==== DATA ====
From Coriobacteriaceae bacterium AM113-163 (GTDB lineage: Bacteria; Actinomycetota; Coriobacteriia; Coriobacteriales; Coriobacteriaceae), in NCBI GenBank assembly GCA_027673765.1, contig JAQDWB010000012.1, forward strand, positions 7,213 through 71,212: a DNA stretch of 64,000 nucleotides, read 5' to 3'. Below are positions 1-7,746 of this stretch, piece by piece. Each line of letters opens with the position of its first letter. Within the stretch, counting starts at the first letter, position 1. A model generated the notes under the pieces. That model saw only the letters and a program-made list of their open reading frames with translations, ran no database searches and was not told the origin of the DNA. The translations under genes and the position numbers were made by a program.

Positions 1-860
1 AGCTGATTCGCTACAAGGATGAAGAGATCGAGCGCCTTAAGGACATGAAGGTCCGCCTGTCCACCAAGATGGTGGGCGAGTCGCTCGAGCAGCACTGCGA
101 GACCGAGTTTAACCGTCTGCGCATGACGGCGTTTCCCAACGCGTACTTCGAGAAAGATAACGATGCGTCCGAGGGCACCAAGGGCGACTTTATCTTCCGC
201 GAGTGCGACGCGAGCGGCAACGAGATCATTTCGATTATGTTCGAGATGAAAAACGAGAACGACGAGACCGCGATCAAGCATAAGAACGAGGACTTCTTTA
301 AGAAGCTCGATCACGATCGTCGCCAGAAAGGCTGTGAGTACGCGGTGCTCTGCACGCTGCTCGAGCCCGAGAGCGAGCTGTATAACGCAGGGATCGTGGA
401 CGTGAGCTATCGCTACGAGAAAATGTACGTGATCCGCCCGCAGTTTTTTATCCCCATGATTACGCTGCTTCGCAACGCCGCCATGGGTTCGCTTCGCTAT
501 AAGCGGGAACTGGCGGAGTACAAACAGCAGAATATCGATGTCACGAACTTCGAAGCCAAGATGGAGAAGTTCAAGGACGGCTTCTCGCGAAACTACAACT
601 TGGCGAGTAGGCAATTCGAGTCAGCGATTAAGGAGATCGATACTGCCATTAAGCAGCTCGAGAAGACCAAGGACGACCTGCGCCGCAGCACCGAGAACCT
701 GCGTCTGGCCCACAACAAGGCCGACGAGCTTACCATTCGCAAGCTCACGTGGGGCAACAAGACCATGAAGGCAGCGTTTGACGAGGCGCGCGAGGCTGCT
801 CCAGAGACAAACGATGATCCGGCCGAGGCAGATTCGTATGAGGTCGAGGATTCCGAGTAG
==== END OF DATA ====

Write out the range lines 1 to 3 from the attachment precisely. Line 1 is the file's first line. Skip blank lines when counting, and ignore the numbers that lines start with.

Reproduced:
From Coriobacteriaceae bacterium AM113-163 (GTDB lineage: Bacteria; Actinomycetota; Coriobacteriia; Coriobacteriales; Coriobacteriaceae), in NCBI GenBank assembly GCA_027673765.1, contig JAQDWB010000012.1, forward strand, positions 7,213 through 71,212: a DNA stretch of 64,000 nucleotides, read 5' to 3'. Below are positions 1-7,746 of this stretch, piece by piece. Each line of letters opens with the position of its first letter. Within the stretch, counting starts at the first letter, position 1. A model generated the notes under the pieces. That model saw only the letters and a program-made list of their open reading frames with translations, ran no database searches and was not told the origin of the DNA. The translations under genes and the position numbers were made by a program.

Positions 1-860
1 AGCTGATTCGCTACAAGGATGAAGAGATCGAGCGCCTTAAGGACATGAAGGTCCGCCTGTCCACCAAGATGGTGGGCGAGTCGCTCGAGCAGCACTGCGA